Qatar — the host of this year’s FIFA World Cup — has been accused of human rights abuses against migrant labor and LGBTQ groups. Now the country is also imposing sweeping restrictions on media coverage. pic.twitter.com/PgSkhbcHIc
— DW News (@dwnews) October 22, 2022
Eyeing profits from the upcoming World Cup, Qatari landlords are kicking out tenants, sometimes with just days’ notice
More than one million football fans are expected to descend on Doha for the tournament, sending demand for flats surginghttps://t.co/HBSBPUuHVm pic.twitter.com/88yPW0kMA1
— AFP News Agency (@AFP) October 17, 2022
Qatari landlords eyeing profit from the looming World Cup have been kicking out a growing number of mostly foreign tenants, sometimes with just a few days’ notice.
More than one million football fans are expected to descend on the capital Doha during the November-December tournament, putting a strain on the tiny Gulf nation…
Most fans will be staying in hotels, apartments, cruise ships and desert camps booked through the official World Cup portal.
Despite some concerns, organisers have insisted there will be enough accommodation for all fans in the emirate of just 2.8 million people.
To ease the crunch, FIFA recently released thousands of hotel rooms it had reserved, which experts have said could push prices down in the coming weeks.
Some World Cup visitors are turning to the open market for luxury apartments or better locations near specific stadiums, and the prices advertised for some Doha properties highlight owners’ sky-high hopes.
On Airbnb, apartments for two people go for $2,500 a night.
A villa for the full 29 days of the World Cup will cost fans booking through the online platform at least $13,000 — but prices can go into the hundreds of thousands of dollars…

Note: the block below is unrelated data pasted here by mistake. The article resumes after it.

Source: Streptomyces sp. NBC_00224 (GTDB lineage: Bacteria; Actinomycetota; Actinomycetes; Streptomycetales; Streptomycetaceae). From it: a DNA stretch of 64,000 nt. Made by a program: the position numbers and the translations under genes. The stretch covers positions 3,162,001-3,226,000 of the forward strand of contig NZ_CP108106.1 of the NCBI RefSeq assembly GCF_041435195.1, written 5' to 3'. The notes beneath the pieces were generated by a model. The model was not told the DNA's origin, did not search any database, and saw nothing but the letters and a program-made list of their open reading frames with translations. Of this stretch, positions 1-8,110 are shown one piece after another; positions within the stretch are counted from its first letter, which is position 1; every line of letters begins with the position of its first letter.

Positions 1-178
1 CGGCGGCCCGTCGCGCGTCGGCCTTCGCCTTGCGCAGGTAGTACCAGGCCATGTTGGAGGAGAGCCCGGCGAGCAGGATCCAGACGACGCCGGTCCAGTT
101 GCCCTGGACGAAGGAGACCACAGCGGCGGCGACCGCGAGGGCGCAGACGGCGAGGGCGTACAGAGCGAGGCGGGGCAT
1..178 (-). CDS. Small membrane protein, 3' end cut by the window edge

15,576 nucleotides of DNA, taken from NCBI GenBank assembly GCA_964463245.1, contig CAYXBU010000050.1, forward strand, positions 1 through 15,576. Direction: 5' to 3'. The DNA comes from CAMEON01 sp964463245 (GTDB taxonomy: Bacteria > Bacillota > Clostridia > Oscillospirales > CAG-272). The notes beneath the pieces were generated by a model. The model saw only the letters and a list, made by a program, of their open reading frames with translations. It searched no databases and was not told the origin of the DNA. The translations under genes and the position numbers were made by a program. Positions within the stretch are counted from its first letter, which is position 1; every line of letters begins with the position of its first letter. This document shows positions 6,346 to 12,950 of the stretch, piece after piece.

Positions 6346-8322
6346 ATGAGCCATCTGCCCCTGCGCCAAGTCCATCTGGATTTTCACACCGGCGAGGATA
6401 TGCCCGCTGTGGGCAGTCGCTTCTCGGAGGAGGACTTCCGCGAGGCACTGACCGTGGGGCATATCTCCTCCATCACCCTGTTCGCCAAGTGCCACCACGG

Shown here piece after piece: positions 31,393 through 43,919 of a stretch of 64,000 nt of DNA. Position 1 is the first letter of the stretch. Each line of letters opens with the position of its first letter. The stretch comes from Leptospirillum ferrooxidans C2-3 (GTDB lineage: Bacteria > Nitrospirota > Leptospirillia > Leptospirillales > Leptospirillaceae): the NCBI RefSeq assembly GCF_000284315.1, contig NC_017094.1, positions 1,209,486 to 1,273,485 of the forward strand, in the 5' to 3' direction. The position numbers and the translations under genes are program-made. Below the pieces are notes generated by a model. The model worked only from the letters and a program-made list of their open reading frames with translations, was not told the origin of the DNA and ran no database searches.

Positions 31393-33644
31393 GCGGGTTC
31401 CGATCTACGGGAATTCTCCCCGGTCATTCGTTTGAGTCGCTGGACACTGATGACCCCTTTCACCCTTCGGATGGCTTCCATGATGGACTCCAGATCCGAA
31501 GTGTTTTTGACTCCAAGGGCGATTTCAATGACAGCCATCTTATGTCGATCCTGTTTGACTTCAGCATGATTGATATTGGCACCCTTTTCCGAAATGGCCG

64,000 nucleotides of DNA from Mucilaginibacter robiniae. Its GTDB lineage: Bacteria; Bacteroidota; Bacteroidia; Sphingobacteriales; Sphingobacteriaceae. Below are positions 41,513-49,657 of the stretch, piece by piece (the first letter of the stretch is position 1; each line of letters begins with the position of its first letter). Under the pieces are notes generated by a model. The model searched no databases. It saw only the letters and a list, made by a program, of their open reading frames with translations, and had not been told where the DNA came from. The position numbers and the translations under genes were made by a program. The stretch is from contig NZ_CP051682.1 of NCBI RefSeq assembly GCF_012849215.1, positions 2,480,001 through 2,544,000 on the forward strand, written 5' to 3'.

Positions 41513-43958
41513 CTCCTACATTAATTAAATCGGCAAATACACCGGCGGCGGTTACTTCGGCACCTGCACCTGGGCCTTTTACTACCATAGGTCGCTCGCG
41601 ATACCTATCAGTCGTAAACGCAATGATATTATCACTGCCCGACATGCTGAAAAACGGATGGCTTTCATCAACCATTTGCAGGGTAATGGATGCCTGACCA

Fifa asked to ban Iran from Qatar World Cup 2022 https://t.co/dBhW5E9bgb
— BBC News (World) (@BBCWorld) October 21, 2022
This request comes from Iranians:
… A group of Iranian football and sports personalities have sent a formal request to the body asking for it to suspend the Iranian Football Association.
They claim government intervention – by stopping women entering stadia in Iran – contravenes Fifa rules.
“Neutrality from Fifa is not an option,” the group said.
It comes amid a violent crackdown by the country’s security forces against widespread anti-government protests.
The request also follows a similar call from human rights group Open Stadiums last month…
“Women have been consistently denied access to stadia across the country and systematically excluded from the football ecosystem in Iran, which sharply contrasts with Fifa’s values and statutes.
“If women are not allowed into stadia across the country, and the Iranian Football Federation is simply following and enforcing governmental guidelines, they cannot be seen as an independent organisation and free from any form or kind of influence. This is a violation of (Article 19) of Fifa’s statutes.”…
Security services looking… tight:
Moroccan security officials will provide security at the 2022 FIFA World Cup in partnership with Qatar. pic.twitter.com/4ASupUh6s8
— Africa story Live (@AfricaStoryLive) October 20, 2022